US7124919 *Oct 2, 2003Oct 24, 2006The Accessory CorporationClamp-type garment hanger
US7156271Sep 17, 2003Jan 2, 2007Henry John LouwGarment hanger end-clip having a stop member and method of manufacture
US7537142Apr 6, 2007May 26, 2009Wai Shing Plastic Products Ltd.Pinch clip garment hanger with modular friction pads
US7628302Sep 27, 2006Dec 8, 2009Wai Shing YauGarment hanger with dependent loop and accessory hanger
US20040004096 *Jul 2, 2002Jan 8, 2004Spotless Plastics Pty. Ltd.Auxiliary bar for a hanger
US20040173646 *Sep 17, 2003Sep 9, 2004Visconti Polyoak, Ltd.Garment hanger end-clip having a stop member and method of manufacture
US20040206788 *Apr 15, 2003Oct 21, 2004The Accessory CorporationClamp-type garment hanger
US20080017677 *Jul 21, 2006Jan 24, 2008Hondroulis Sandra LHanger
US20080295974 *Mar 27, 2008Dec 4, 2008Marilyn SternMethod and apparatus for producing pleats in curtains and pleated curtains and hanging said curtains using said apparatus
US20100032456 *Aug 6, 2008Feb 11, 2010Thor Daniel WSystem for flexible displaying of objects
US20120067929 *Jun 24, 2011Mar 22, 2012Spotless Plastics Pty. Ltd.Garment hanger with reusable lower neck sizer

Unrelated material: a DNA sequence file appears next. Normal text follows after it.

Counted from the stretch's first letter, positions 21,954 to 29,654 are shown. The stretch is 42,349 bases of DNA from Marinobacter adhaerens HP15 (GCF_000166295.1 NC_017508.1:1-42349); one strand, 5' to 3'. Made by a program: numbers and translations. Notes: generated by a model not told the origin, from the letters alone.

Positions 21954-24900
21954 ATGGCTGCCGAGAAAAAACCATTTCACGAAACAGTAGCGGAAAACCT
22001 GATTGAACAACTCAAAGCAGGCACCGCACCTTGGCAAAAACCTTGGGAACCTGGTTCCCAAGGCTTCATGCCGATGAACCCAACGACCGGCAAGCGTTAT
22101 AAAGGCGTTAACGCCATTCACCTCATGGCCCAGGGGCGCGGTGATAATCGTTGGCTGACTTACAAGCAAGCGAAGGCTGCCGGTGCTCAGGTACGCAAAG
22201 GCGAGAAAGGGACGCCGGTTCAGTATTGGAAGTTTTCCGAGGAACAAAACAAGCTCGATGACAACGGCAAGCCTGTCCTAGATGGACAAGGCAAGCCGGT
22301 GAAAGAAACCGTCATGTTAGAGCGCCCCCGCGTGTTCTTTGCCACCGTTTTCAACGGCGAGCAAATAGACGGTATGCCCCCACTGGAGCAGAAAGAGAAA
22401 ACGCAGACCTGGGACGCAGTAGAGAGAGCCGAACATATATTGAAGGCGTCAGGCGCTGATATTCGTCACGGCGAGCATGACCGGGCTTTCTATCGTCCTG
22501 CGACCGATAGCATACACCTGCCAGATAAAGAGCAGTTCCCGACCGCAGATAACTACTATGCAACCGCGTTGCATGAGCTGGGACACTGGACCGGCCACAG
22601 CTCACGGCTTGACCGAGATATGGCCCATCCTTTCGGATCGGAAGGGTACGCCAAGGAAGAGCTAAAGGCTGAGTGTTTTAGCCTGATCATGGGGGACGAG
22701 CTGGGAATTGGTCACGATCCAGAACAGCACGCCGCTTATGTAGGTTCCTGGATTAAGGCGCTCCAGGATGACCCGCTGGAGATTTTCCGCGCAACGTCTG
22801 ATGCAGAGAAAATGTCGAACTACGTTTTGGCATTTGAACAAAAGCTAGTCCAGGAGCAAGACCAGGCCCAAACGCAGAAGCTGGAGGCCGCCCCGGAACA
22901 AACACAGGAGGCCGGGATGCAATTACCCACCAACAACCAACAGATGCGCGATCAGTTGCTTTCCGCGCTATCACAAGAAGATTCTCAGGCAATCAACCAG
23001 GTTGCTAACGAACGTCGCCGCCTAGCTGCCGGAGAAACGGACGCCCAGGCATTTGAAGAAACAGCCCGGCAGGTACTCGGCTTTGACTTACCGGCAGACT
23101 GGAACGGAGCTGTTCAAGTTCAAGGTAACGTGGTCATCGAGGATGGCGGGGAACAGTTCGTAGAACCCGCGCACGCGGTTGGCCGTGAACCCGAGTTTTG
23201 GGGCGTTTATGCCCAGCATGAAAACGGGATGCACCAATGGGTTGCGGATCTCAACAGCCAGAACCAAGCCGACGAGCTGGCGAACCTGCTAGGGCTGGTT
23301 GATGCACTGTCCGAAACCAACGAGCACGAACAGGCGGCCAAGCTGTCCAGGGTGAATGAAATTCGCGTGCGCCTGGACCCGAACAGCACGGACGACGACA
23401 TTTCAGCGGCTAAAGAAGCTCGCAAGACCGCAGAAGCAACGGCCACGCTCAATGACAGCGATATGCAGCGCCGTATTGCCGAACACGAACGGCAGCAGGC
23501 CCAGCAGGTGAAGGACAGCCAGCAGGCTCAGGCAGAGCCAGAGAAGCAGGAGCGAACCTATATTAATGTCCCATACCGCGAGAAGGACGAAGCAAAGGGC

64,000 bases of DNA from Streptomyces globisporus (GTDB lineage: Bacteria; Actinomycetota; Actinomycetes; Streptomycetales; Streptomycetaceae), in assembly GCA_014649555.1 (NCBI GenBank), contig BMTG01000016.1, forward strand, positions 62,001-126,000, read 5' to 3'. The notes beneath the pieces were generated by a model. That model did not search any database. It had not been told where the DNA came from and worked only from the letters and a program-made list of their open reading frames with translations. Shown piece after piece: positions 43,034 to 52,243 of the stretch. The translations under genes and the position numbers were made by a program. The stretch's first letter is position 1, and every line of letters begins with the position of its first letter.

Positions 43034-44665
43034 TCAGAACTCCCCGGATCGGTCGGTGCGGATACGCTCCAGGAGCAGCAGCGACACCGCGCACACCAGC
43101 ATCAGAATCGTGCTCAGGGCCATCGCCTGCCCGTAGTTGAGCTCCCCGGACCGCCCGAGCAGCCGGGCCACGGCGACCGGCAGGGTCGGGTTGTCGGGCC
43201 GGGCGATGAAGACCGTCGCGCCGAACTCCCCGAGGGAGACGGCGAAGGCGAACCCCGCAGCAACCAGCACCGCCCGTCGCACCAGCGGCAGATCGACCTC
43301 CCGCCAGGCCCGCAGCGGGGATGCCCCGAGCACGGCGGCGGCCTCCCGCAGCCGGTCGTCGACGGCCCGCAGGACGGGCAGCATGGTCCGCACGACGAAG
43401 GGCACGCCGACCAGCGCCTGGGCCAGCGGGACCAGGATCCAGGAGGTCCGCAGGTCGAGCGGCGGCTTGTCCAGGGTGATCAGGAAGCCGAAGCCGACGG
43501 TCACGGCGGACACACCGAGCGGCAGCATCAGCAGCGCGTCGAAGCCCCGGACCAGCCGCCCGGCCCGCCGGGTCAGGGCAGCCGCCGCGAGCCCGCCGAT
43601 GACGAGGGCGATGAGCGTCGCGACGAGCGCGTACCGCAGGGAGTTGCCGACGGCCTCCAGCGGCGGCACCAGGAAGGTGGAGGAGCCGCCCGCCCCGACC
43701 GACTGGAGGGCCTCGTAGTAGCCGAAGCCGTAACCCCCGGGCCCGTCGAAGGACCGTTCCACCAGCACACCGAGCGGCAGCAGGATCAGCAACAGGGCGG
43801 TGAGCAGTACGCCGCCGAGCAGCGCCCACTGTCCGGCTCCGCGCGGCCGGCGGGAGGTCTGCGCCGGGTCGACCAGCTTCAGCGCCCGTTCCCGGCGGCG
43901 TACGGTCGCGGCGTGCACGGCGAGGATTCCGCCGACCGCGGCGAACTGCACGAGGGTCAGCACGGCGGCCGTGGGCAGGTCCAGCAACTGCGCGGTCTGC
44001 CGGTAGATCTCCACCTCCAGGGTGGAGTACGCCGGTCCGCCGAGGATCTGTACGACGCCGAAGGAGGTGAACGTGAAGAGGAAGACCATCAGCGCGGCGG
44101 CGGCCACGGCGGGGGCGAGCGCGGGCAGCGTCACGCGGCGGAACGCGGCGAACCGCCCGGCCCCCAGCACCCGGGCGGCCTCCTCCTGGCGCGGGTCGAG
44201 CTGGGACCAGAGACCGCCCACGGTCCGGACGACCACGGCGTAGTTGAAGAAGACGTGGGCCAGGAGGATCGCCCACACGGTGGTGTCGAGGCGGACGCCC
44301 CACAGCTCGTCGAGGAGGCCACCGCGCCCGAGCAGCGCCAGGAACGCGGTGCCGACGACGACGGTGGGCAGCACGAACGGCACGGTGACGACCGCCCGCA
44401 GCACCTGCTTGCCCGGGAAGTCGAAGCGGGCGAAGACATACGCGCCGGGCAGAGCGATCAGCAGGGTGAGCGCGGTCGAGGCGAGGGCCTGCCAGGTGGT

US20120138644 *Dec 4, 2010Jun 7, 2012Richard Louis IannucelliApparatus and System for Hanging Items to dry
DE19600995A1 *Jan 12, 1996Jul 18, 1996Kurz Kunststoffe GmbhLaundry hanger, pref. of polystyrene
EP0448433A2 *Mar 1, 1991Sep 25, 1991Eminence S.A.Display hanger for torso garments
EP0448433A3 *Mar 1, 1991Dec 11, 1991Eminence S.A.Display hanger for torso garments
EP0670134A1 *Feb 24, 1995Sep 6, 1995Braitrim (U.K.) LimitedGarment hanger
Classifications
U.S. Classification223/96, 211/45, 223/91, D06/327, 211/113, D06/315, D06/326, 223/93
International ClassificationA47G25/28, A47G25/48
Cooperative ClassificationA47G25/485, A47G25/28
European ClassificationA47G25/48C2, A47G25/28
Legal Events
DateCodeEventDescription
Jun 11, 1987ASAssignment
Owner name: BATTS, INC., 200 N. FRANKLIN, ZEELAND, MI 49464 A
Free format text: ASSIGNMENT OF ASSIGNORS INTEREST.;ASSIGNORS:DUESTER, EVERETT L.;BATTS, JOHN H.;REEL/FRAME:004723/0565
Effective date: 19870609
Dec 9, 1991FPAYFee payment
Year of fee payment: 4
Jan 25, 1996FPAYFee payment
Year of fee payment: 8
Jan 27, 2000FPAYFee payment
Year of fee payment: 12
Dec 12, 2002ASAssignment
Owner name: TYCO PLASTIC SERVICES AG, SWITZERLAND
Free format text: ASSIGNMENT OF ASSIGNORS INTEREST;ASSIGNOR:BATTS, INC.;REEL/FRAME:013542/0036
Effective date: 20021120
May 4, 2004ASAssignment
Owner name: TYCO PLASTICS SERVICES AG, SWITZERLAND
Free format text: CORRECTIVE ASSIGNMENT TO CORRECT ASSIGNMENT DOCUMENT PREVIOUSLY RECORDED AT REEL 013542 FRAME 0036;ASSIGNOR:BATTS, INC.;REEL/FRAME:015293/0941
Effective date: 20040421
Dec 13, 2006ASAssignment
Owner name: GHA BRANDS LTD, MALAYSIA
Free format text: ASSIGNMENT OF ASSIGNORS INTEREST;ASSIGNOR:TYCO PLASTICS SERVICES AG;REEL/FRAME:018627/0297
Effective date: 20060629